Turning to B2C finance, I can see new verticals striving to become new solutions. One driver has been the emergence of start-ups with new billing models such as subscriptions, which investors love: they create a recurring customer base and reduce churn. But selling a service one or two years in advance and then getting paid every month drains your liquidity. So expect to see business models that pay earlier.
New verticals are also arising in segments such as travel, digital services and insurance that historically have not been keen on B2C finance, relying more on payment cards. But they see a need for something else, for customers who don’t have or choose not to use cards.
To compete, products and services need to keep pace with consumers’ lives, to allow the consumer to choose how and when to pay. Expect this trend to grow, with B2C finance becoming a natural component of so many industries that we will take it for granted.
Non-residential consumer lending is growing rapidly. This is not just among people without capital, as many suspect, but among “solid” borrowers as well. Yes, problem debt needs to be addressed by legislators and the industry, but a growing share of the population doesn’t see it as problem to use credit to get something now rather than waiting and saving. This is a generational shift.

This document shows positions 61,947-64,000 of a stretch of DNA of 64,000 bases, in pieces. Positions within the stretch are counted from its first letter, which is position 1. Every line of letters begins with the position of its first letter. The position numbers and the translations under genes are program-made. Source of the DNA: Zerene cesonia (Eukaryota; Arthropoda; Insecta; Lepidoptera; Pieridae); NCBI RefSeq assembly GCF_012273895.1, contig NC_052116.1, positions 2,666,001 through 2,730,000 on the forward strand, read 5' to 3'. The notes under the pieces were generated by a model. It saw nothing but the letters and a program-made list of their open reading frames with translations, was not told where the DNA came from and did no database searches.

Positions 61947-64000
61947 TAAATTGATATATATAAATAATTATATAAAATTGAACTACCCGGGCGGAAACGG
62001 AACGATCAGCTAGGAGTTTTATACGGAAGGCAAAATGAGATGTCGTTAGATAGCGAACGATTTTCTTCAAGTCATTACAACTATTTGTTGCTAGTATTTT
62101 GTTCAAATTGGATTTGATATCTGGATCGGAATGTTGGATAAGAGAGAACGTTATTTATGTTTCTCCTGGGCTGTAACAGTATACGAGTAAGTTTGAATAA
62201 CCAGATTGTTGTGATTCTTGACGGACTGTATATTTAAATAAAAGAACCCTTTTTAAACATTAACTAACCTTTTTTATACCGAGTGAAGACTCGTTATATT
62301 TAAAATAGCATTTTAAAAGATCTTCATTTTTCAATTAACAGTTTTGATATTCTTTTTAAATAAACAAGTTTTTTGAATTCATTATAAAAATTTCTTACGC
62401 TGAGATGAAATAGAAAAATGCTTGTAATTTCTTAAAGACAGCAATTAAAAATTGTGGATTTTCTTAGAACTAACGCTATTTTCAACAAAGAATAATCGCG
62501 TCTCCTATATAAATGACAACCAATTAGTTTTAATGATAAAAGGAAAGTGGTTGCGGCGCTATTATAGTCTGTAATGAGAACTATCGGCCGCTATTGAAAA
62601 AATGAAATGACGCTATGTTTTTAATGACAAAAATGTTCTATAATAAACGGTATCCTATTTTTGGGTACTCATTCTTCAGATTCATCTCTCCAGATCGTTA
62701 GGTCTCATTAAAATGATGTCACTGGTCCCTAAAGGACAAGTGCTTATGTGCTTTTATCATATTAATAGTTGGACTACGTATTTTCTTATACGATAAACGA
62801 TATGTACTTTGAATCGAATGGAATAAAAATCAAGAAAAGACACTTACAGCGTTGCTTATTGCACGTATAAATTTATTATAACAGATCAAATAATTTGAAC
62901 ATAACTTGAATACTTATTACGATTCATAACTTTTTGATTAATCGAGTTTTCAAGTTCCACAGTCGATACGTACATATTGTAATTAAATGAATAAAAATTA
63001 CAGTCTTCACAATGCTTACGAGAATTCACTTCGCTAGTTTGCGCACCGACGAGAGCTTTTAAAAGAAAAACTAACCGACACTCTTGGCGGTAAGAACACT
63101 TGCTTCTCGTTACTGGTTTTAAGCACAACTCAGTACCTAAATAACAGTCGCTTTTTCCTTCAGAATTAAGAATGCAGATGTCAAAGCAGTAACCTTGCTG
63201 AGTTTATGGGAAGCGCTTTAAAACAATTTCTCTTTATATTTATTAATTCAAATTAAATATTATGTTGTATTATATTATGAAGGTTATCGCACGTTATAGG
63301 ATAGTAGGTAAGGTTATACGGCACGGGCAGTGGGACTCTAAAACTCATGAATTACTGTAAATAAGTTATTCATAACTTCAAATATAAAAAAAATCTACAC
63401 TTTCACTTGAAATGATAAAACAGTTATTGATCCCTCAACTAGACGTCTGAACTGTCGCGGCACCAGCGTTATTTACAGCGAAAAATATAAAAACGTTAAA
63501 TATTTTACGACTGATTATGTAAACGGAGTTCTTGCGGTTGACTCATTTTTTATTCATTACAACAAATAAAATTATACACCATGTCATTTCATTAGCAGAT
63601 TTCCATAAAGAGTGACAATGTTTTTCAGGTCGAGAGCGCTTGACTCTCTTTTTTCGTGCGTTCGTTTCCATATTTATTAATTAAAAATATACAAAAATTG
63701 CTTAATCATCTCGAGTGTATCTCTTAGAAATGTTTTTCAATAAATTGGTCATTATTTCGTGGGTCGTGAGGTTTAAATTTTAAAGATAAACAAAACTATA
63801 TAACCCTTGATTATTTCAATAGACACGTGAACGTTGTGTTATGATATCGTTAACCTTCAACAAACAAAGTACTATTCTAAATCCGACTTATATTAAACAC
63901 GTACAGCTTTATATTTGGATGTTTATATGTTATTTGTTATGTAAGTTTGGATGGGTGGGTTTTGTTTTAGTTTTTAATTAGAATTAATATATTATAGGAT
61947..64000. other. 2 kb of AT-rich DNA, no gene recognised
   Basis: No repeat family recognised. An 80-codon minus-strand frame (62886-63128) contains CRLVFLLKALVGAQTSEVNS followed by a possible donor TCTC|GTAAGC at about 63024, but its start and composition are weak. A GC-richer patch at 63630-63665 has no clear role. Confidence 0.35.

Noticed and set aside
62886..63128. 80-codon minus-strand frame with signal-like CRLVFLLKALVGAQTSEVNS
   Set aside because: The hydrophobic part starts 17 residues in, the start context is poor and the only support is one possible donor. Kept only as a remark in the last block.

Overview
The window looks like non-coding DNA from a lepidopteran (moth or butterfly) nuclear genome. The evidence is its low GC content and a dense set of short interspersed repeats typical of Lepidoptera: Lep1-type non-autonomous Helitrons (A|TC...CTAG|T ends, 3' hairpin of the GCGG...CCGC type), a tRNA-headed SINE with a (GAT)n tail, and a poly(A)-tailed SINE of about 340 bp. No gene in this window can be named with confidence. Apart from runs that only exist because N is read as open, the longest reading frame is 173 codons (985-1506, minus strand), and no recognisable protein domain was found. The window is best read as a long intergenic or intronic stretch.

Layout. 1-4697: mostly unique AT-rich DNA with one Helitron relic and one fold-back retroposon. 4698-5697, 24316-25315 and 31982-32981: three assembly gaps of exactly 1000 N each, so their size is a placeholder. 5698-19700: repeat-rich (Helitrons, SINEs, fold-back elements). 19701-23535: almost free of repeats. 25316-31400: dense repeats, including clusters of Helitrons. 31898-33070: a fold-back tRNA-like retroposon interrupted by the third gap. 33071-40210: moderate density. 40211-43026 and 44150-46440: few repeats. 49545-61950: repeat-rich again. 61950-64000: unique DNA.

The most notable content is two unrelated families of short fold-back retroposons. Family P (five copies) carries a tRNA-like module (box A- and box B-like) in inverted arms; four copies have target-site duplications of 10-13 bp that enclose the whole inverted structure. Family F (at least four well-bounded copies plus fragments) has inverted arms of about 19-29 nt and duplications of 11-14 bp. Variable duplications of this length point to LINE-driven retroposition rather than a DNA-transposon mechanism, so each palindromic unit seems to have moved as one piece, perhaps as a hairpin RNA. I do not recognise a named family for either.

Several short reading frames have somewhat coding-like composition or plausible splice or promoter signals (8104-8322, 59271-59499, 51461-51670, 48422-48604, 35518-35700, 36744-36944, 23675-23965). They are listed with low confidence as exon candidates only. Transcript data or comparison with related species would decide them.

One of the biggest sources of disruption in the years ahead will come from an unlikely corner: legislators. Technology and innovation have been the biggest disrupters recently, but now the legal landscape is shaking things up. The coming implementations of the PSD2 banking regime and the GDPR privacy reforms, together with local interest rate caps and other measures, will have a huge impact.
I can see problems in the tension between PSD2 and GDPR. PSD2 will force banks to share their data with third parties, while the increased data protection of GDPR works against that very idea.
PSD2 in itself will rock the banking industry, by opening up their information and services to third-party providers. If banks don’t adapt quickly, they risk being turned into commodities, with third-party services taking over their customer relationships.
The strict data protection rules of GDPR will also have a major impact, but it is still unclear what that will be. Legislators are pushing hard for restrictions on companies dealing with data, but it is not certain that these will benefit the consumer. Even if we don’t want Big Brother, we like the convenience of not having to fill in our data for every transaction. How many of us accept the apps in our phones tracking everything without a second thought, for example?
Look at the increasing use of surveillance cameras. They may be intrusive, but we are often prepared to trade our privacy for greater security. The same applies to life online. There is a trade-off, giving up privacy in return for convenience. We get provoked when our data is misused, but appreciate the convenience when it’s done right.
We’ll be taking a closer look at these issues and more over the coming months, and keeping a close eye on developments.
All in all, there could be some big bumps on the road ahead. Drive safely.
– Jan Altersten
Chief Executive Officer, B2C Finance | Nordic DC